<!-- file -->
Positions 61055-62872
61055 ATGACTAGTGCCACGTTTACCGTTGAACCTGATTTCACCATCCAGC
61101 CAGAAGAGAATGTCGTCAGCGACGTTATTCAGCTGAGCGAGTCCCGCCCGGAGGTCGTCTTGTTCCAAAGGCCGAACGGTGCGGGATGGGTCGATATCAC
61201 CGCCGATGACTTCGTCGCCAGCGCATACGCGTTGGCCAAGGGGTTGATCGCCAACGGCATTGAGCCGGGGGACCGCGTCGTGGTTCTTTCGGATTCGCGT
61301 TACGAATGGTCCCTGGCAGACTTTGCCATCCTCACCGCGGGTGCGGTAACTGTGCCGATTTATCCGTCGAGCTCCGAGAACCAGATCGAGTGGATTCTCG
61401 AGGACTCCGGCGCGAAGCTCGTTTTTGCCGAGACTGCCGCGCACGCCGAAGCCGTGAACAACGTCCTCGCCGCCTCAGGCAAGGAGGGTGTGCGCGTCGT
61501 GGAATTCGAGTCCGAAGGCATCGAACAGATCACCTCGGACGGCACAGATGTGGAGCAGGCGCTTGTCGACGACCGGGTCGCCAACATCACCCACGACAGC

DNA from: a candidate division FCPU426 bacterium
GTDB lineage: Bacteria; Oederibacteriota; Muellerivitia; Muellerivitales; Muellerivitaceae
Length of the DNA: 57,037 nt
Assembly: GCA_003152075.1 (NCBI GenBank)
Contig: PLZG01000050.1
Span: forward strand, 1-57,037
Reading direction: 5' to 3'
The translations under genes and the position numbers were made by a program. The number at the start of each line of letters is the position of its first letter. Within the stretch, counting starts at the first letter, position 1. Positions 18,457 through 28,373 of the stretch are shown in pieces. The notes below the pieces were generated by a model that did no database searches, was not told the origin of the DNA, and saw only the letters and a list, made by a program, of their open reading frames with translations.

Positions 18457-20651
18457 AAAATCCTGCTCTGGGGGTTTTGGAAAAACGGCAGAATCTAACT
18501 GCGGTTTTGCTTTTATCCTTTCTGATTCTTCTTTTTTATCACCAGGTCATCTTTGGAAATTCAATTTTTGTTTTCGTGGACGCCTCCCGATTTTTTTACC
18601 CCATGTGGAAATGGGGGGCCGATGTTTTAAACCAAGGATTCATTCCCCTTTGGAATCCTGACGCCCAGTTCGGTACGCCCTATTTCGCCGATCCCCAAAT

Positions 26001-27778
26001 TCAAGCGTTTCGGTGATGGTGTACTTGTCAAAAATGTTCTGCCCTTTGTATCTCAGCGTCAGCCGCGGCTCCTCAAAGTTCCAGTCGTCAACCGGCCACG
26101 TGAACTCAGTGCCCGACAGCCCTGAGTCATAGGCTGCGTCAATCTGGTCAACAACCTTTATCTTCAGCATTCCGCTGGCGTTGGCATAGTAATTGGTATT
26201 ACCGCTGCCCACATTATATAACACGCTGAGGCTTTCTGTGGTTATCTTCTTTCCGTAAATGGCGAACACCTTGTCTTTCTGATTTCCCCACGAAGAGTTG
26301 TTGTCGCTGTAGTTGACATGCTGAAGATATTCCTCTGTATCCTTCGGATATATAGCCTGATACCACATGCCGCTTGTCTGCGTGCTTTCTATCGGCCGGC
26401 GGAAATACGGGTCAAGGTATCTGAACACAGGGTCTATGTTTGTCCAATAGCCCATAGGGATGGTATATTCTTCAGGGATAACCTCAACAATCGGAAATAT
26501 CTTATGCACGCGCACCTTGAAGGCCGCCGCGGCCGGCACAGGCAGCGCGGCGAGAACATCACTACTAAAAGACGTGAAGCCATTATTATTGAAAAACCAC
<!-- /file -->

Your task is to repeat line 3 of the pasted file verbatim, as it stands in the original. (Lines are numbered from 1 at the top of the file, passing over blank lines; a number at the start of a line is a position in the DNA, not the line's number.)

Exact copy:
61101 CAGAAGAGAATGTCGTCAGCGACGTTATTCAGCTGAGCGAGTCCCGCCCGGAGGTCGTCTTGTTCCAAAGGCCGAACGGTGCGGGATGGGTCGATATCAC